Program to keep kids off the streets battles funding woes - WECT TV6-WECT.com:News, weather & sports Wilmington, NC

Program to keep kids off the streets battles funding woes

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Daryl Dockery is the founder of WRAAP, a free program that works to educate the city's at-risk youth and keep them off the streets.  He said the organization has been around for seven years now. Daryl Dockery is the founder of WRAAP, a free program that works to educate the city's at-risk youth and keep them off the streets. He said the organization has been around for seven years now.

WILMINGTON, NC (WECT) - One Wilmington after-school enrichment program is battling for funding these days.

Daryl Dockery is the founder of WRAAP, a free program that works to educate the city's at-risk youth and keep them off the streets.  He said the organization has been around for seven years now. 

The program runs Monday through Thursday during the week.  Parents don't have to pay for the service.  While students are at WRAAP, they are fed for free and receive help with their homework.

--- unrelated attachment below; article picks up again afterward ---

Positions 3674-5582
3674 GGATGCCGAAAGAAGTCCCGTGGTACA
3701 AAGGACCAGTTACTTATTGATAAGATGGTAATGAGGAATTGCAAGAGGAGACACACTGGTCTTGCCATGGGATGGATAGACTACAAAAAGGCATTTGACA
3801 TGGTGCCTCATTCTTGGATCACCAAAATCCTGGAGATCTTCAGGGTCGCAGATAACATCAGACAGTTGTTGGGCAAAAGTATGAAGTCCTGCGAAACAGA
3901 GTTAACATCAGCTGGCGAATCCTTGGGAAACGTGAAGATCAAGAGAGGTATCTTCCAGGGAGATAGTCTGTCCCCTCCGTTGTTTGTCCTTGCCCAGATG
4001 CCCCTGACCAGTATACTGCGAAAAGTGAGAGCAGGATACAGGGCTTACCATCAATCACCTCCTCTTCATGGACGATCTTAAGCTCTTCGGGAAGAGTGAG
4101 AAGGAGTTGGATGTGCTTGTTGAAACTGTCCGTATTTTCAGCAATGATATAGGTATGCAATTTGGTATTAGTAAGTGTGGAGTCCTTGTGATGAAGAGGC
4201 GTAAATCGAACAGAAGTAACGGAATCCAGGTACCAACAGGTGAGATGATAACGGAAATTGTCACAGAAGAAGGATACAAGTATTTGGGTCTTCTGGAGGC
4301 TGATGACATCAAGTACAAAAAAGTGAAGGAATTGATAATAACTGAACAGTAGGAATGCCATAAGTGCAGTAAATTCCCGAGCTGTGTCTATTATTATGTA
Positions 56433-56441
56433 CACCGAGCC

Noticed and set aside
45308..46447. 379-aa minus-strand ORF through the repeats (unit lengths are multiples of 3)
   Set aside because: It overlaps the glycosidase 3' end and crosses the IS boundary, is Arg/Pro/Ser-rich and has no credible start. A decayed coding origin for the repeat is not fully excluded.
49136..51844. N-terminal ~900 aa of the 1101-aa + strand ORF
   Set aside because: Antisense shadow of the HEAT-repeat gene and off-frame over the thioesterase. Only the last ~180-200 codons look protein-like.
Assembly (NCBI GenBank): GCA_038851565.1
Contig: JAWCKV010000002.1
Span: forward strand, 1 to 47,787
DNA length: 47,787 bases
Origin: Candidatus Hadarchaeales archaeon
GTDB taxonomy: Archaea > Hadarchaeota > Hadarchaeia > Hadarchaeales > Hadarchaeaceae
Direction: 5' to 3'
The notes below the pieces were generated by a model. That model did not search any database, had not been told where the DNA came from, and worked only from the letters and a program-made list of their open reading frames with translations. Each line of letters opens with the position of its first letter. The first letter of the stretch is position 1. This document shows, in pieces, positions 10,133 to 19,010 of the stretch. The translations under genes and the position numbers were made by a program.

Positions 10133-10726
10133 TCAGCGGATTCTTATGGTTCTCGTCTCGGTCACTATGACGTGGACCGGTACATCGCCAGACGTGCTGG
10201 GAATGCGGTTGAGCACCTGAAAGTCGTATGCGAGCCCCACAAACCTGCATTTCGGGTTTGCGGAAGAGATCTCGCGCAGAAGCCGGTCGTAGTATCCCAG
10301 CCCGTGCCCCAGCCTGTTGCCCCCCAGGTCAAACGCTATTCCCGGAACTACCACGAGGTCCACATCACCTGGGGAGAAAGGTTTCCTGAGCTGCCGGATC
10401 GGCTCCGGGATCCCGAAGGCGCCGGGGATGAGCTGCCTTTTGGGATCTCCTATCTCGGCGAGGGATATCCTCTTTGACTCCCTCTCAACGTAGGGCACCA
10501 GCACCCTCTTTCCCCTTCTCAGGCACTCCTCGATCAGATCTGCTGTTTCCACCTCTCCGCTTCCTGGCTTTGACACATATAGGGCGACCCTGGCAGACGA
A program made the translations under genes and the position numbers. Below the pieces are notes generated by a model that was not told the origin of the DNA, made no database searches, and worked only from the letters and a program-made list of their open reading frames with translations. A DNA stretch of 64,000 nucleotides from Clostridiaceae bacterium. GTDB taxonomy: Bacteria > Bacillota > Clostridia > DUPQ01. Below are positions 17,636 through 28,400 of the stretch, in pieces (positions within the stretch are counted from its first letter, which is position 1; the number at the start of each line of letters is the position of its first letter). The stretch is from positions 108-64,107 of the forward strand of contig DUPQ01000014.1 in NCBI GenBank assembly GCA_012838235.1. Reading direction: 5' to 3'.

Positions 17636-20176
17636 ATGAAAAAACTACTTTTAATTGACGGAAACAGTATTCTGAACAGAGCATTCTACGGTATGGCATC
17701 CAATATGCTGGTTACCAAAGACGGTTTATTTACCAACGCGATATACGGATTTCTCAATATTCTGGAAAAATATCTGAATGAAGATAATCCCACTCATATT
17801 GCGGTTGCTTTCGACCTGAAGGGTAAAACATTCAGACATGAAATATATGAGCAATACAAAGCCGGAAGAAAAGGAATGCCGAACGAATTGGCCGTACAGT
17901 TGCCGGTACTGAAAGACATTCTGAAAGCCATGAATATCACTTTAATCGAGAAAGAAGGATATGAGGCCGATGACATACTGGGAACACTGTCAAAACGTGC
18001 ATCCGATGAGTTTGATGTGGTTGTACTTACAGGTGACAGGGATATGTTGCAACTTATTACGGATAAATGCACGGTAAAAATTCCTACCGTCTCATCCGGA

Unfortunately for Dockery, the program has lost funding at the federal and state levels the past couple of years.  The program's founder said that it has lost 60 percent of its original funding.  Dockery said that the program had 150 kids at one point and is now down to around 40 kids.

"We've had to reduce our staffing size.  We've reduced the number of kids we can serve and the number of outreach programs that we offer," explained Dockery.

Dockery said he has asked the New Hanover County Commissioners for money, but they couldn't provide the organization with any funding.

Jonathan Barfield, a New Hanover County Commissioner, said he would like to help the organization, but the county can't spare the money right now.

"Hopefully, one way or another we can find some resources down the road that can help his organization," said Barfield.

Chris Sims is in his 20s and has been working with WRAAP for multiple years.

"They want to know how we can keep kids out the streets.  Its programs like this," said Sims.  "You know that's going keep kids safe, that's going to keep them out of gangs."

Sims said that Dockery helped him grow up and stay away from trouble as an adolescent living in Wilmington.

"He's making a difference.  I'm a living testimony," said Sims.  "I wouldn't be in the same position if he wasn't in my life."

Dockery hopes to change his program's financial situation in order to continue changing lives.

To learn more about WRAAP, visit the organization's official website:http://www.nc-wraap.com/

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